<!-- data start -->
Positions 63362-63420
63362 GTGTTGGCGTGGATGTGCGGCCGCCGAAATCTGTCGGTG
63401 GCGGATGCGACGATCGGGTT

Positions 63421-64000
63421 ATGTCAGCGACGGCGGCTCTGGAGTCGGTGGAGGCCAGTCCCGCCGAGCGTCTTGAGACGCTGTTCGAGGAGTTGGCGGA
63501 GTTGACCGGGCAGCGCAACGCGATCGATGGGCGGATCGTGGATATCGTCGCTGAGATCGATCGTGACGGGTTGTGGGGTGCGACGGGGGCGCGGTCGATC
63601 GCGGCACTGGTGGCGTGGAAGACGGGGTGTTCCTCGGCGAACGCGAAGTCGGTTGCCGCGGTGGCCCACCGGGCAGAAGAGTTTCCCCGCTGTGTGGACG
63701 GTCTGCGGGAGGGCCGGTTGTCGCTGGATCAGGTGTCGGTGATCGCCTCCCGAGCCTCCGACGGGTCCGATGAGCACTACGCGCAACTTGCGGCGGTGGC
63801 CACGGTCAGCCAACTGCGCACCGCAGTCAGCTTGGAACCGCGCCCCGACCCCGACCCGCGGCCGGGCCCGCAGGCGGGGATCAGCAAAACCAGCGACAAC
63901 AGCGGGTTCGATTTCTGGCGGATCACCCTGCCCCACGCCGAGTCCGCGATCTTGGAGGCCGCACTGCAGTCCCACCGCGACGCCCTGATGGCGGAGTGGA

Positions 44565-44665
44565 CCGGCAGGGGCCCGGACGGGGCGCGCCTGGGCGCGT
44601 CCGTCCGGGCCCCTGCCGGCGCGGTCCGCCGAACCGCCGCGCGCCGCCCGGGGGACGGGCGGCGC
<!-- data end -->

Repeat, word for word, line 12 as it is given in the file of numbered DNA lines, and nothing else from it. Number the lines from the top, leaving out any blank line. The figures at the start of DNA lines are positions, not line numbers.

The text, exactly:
44565 CCGGCAGGGGCCCGGACGGGGCGCGCCTGGGCGCGT